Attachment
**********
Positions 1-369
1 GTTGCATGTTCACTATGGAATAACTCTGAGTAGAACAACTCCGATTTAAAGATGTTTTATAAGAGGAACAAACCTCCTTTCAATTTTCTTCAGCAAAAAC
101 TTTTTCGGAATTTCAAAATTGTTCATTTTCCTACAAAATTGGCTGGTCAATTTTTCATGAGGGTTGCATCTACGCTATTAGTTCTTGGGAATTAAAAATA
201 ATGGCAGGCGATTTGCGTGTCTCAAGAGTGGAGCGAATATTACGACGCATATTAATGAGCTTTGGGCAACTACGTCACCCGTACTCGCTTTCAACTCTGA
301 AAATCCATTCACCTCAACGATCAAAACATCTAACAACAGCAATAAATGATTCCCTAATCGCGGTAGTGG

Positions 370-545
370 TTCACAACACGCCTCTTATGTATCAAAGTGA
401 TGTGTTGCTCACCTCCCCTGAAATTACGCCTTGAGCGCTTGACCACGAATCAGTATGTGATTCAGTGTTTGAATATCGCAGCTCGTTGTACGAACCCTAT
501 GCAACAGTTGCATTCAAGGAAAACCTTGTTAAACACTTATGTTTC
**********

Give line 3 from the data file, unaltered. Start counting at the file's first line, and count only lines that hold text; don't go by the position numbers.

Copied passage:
101 TTTTTCGGAATTTCAAAATTGTTCATTTTCCTACAAAATTGGCTGGTCAATTTTTCATGAGGGTTGCATCTACGCTATTAGTTCTTGGGAATTAAAAATA